I consider myself a technology enthusiast. Witnessing trends in technologies both in the offline and online world converge and transform the personal computer into a multipurpose and powerful center of peoples' digital ventures is an amazing thing. One of the most exciting areas for me being the fast, quickly changing nature of games in this often called "dying" medium, that the pc is regarded at.
It's interesting to see the different themes involved in such a new, uncertain plane of action such as gaming in the linux and in general f/oss arena clash with each other. Themes like users's rights and liberties, game companies' need for a return in investment, technical viabilities in game support, and IP rights overall. It's great to see a good, mature discussion about linux and pc gaming in general occuring here in the Stardock community site, and with the valuable comments from the devs from Stardock themselves.
Most of the points they mention against linux support in games is uncertain returns of investment, and support problems. Arent these times times for breaking molds, and trying new ways ? Maybe the linux gaming market isnt as small, and it certainly is an untapped market, up for grabs right now. There are many good, quality opensourced/freesoftware games played by linux gamers, so the playerbase is there. In linux gaming community sites, the numbers speak for themselves. In all fairness, the linux gamers often say that honestly the level of support, and patch, bug fix, etc of these games (which include but not limited to: nexuiz, cube2, warzone2100, battle for wesnoth, etc) isnt the best, mostly because their dev teams work on their spare time. Another big complain is that there's a lack of good strategy games for them to play (see an opportunity here?) . And this notion that linux gamers wont pay for anything is wrong, and false. They would actually pay to support a commercially released quality game, specially if it's not the usual fast FPS game.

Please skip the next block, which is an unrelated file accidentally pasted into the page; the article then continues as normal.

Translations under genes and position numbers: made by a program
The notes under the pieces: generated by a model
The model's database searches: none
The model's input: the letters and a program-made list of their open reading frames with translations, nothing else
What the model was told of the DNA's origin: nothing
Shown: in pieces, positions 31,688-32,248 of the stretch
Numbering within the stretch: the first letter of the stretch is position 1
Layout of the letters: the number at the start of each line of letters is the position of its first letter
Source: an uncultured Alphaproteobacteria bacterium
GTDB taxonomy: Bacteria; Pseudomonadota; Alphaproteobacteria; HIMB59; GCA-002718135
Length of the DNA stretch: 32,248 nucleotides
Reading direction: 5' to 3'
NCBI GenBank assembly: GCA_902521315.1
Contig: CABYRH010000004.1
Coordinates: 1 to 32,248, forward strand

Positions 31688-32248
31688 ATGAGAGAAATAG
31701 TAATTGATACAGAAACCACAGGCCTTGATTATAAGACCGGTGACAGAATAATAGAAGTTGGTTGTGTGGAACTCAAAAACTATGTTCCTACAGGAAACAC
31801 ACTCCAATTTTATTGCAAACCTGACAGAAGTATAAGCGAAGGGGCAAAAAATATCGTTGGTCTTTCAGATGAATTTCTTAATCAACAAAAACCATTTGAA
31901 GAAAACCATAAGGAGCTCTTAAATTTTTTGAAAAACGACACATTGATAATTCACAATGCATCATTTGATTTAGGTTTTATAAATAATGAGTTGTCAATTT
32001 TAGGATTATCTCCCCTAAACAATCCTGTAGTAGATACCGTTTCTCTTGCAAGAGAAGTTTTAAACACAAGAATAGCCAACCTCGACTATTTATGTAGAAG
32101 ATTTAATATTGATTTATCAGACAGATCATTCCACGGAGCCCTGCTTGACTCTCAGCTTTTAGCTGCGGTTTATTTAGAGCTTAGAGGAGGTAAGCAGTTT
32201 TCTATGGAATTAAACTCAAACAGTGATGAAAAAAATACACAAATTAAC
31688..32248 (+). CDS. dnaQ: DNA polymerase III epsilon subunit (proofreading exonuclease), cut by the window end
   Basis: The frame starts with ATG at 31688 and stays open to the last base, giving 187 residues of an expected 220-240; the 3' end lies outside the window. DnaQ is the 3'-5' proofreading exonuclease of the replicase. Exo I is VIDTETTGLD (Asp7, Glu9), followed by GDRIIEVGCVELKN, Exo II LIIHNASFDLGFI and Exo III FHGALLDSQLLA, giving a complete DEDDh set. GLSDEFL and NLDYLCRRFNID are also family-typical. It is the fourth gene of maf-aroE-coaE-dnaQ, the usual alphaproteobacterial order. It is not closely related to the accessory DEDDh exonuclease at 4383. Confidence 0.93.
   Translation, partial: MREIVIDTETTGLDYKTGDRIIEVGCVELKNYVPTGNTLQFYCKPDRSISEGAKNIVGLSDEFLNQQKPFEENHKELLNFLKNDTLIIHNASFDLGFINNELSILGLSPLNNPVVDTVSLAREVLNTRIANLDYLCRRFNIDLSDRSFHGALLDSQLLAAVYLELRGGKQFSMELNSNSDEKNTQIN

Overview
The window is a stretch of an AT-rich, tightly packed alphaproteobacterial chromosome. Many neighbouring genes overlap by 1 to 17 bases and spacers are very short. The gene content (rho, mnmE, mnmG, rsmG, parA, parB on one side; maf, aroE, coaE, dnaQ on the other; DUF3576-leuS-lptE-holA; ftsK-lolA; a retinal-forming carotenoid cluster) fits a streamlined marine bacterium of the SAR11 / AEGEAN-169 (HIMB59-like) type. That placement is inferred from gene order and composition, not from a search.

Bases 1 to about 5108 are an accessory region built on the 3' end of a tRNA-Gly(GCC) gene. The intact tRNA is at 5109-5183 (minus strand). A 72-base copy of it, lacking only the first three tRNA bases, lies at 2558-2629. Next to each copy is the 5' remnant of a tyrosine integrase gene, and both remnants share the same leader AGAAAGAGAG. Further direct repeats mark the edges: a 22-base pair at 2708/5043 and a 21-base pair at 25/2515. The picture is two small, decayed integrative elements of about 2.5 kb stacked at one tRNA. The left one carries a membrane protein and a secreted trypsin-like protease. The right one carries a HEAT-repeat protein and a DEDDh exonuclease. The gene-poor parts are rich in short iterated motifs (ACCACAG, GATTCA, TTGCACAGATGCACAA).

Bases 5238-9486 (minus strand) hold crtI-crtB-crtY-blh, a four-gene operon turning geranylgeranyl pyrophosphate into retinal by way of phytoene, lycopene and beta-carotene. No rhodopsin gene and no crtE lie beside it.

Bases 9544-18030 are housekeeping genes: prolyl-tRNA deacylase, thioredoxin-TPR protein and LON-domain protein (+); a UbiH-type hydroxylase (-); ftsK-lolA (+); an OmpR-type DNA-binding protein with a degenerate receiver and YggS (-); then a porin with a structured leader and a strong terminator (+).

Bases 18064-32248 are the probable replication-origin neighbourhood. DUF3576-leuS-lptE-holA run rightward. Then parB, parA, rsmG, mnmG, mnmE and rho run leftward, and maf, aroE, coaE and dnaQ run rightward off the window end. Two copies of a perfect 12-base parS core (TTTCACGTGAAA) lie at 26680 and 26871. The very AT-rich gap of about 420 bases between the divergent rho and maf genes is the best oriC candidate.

One big concern is the aspect of linux support being a logistical nightmare, that premise isnt that valid anymore. Linux and f/oss in general, has made strides in the last few years towards unification and standarization. Packet managers such as synaptic, portege, etc, provide a quick, relatively painless way to update and maintain a system. Although usually regarded as unnecesary and in some situations annoying, since they more often than not install many additional dependencies and extra clutter, they constitute some sort of backbone for a system's internal layout, which keeps some kind of order and standard in this systems' very varied and diverse nature.
Regarding the old directX vs. OpenGL debate, many devs are of the opinion that directx (specifically it's visual aspect, direct3d) is not in fact any easier to use than opengl. Most, if not all of its popularity derives from the overwhelming majority of windows install base, and the relatively unified, centralized nature of it's release cycles, support, etc. Last year, the release 3 of Opengl was unleashed, with lackluster reviews, and overall negative attitudes towards it. Many complained that release 3 should have been called 2.2 instead, since it provided no new features, and it had mostly been produced to cater to the workstation/CAD market. Maybe a fork in the direction and policies regarding opengl's uses should be spun off from the Khronos Group, the maintainers of the openGL specification, which could have gaming easiness of programming as the first priority instead.
As Stardock's devs have indicated, they and their affiliated game studios' development on their planned games has already began on DX. But maybe, they could probably consider for their next releases, like their upcoming game Elemental: War of Magic, to start out with opengl instead? That way, they can achieve multiplatform support for their games easily. As stated before, the times are now very difficult, and it's the time to be resourceful with new ways and markets. Low-risk gambles like this could pay off big time.